I got to that “close enough” nexus before the weekend so the new design is now live. I drew the graphics myself and am pretty happy with it. Still need to tweak a few things and update some things but changes will be minor. I’ll be publishing a pattern soon too since it’s been a while… not sure of what… any ideas? Looking for a quickie but a goodie that hasn’t been done seventy bjillion times already. Leave a comment with your suggestion!
I read up and found that protein fibers (animal hair like wool, alpaca, mohair etc) can be dyed effectively with food safe colouring using Koolaid powder, food colouring or icing colouring, if there is an acid present to bond the dye to the fiber. That option was way more attractive than chemical dyes because I have a tiny kitchen and wouldn’t be able to store a dye pot and utensils, nor would I want to have to buy a dye pot and separate yarn dyeing gear. Armed with the gobs of information found here I set out to dye two balls of Stitch Nation Full O’ Sheep yarn I got on clearance with a mixture of KoolAid and regular liquid food colouring with lemon juice to bind the dye. I used the hand painted method outlined here for the colour changes and heat set the dye by putting the yarn in a steam basket over a pot of simmering water for 30 minutes instead of using the microwave since my microwave is tiny. Once it was steamed, I rinsed it but the water ran completely clear, which meant all the colour was absorbed into the yarn. I hung the hank outside in the sun to dry for a few hours and then it was pretty much good to go. Clean up was a breeze and I didn’t stain or destroy anything, which means this is pretty klutz proof.
I’m really happy with how it turned out, bright and fluffy and not felted at all. I will definitely be messing around with other colours as soon as my order of Wilton’s Icing Colours and Little lamb yarn gets here. It really worked out to be a good deal even though I used KoolAid which is pricier than food colouring. The yellow was food colouring and the other colours were KoolAid and as you can see, straight food colouring did as good of a job so I’ll be sticking to that in the future. Price breakdown:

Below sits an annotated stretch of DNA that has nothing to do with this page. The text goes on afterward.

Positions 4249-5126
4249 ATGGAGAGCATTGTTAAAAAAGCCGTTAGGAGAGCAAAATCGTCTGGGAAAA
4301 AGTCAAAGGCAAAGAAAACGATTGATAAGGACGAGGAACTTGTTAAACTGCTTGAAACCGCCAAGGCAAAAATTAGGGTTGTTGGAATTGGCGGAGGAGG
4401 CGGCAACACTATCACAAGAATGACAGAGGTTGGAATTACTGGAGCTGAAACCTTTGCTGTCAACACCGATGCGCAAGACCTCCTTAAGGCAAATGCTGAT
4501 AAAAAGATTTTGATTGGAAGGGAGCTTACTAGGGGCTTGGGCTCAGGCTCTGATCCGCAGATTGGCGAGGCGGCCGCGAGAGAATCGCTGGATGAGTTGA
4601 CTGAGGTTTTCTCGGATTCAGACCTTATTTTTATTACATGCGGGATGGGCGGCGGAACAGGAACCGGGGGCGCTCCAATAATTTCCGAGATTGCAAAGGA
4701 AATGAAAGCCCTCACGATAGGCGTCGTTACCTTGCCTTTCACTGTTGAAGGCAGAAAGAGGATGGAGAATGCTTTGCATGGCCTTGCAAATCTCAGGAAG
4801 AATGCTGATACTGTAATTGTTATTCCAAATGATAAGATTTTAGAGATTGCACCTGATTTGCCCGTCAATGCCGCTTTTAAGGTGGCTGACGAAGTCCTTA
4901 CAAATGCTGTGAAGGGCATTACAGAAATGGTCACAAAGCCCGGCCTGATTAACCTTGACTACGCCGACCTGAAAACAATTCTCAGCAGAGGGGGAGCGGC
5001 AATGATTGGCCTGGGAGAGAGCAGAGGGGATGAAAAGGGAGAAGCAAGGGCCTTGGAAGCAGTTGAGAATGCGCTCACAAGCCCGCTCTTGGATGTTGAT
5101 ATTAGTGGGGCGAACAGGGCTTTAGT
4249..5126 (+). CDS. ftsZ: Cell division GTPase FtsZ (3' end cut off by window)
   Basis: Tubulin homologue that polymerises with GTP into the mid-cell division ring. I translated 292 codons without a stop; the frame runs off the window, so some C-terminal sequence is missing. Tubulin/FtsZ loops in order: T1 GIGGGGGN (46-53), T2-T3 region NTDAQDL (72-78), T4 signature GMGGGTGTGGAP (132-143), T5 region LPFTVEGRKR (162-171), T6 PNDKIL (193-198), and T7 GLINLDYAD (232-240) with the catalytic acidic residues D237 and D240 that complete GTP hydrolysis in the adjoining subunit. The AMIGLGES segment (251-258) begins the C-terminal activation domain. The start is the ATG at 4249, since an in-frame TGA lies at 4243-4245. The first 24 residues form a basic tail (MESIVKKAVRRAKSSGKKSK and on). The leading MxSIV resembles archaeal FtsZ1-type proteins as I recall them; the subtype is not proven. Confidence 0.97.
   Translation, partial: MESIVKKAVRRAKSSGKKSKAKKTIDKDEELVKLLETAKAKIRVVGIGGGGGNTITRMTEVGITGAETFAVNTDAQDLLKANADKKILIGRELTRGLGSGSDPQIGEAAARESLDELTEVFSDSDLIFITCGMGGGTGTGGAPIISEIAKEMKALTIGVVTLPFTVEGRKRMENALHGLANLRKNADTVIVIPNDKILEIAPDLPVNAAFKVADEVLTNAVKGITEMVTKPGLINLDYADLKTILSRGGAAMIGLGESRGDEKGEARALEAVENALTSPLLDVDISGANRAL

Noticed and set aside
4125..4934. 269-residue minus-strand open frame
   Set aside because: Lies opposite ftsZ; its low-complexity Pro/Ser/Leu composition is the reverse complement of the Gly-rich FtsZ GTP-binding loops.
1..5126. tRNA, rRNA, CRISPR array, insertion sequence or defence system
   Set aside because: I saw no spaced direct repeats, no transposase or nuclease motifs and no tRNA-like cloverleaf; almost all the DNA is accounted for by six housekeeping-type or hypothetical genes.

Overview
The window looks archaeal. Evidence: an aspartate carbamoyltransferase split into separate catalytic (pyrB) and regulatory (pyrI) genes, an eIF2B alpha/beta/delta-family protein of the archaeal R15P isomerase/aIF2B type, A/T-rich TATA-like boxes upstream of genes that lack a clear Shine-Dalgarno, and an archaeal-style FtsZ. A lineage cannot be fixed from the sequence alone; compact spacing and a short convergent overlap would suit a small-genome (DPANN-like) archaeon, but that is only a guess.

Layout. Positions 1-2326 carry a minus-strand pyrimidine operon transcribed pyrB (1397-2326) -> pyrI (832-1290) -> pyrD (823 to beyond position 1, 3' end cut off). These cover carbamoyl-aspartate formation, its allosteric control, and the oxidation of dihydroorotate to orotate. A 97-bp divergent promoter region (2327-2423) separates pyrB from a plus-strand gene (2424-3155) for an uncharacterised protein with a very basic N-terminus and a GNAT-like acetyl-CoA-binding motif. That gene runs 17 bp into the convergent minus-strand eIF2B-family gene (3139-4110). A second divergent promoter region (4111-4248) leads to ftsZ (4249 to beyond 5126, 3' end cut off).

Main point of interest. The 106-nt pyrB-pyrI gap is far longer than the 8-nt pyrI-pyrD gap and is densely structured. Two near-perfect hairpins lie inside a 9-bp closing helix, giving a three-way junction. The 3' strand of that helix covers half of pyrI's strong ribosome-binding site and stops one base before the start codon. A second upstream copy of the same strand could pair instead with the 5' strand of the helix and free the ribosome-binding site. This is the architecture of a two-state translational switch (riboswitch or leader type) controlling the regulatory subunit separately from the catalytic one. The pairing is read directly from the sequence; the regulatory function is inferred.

Yarn: $8 (2 balls of 155 yards each)
Food Colouring: $2
$15 for 310 yards of rainbow yarn I had fun making is an awesome deal compared to $9.99 for 95 yards of Crystal Palace Mochi Plus yarn (what I was thinking of buying even though the colourway wasn’t really exactly what I wanted) which would have added up to $30 for the same amount of yarn. Plus it makes the thing I make with this yarn, a little more mine, which I love.
In it’s very own “Pimp my Ride” putting things in things style splendor, I present to you the amigurumi crochet, crochet hook… an amigurumi plushie of a… crochet hook. I know right? I made him an E hook, which is my preferred amigurumi hook size, and the same size I used to make him even. I’m not too sure what I will do with this little guy, maybe hang him from my rear view mirror or create an altar to the awesomeness of crochet. As with all my patterns, this pattern is a freebie of course. Hookers rejoice!
This cowl was made with Kroy Sock yarn, a fingering weight wool and nylon yarn made by Paton’s (Spinrite), in the Clover colourway. I needed only one ball (125 metres) to complete the cowl. The yarn is a teensy bit itchy for my tastes but it’s definitely fine for net to the skin wear, and it’s light and easy to work with. The colourway ended up looking pretty awesome and has an earthy, fall Bohemian vibe to it.
Nine squares with 2 rows of single crochet border was perfect and stretched so tightly around the rough, weather worn wood that I am certain that thing isn’t going anywhere without being cut down. I used my usual unmercerized cotton yarn in 4-ply worsted weight, a combination of Lion Cotton, Bernat Handicrafter Cotton and Lily Sugar & Creme, and a 4mm crochet hook. The pattern was a slight modification of the standard double crochet granny square. We’ll see how long it survives before the anti-graffiti yahoos that run around slapping beige paint over ever speck of street art they come across, cut it down.
I watched a lot of futurama when I was working on these and I can’t say the lovely Leela wasn’t a teensy bit inspirational.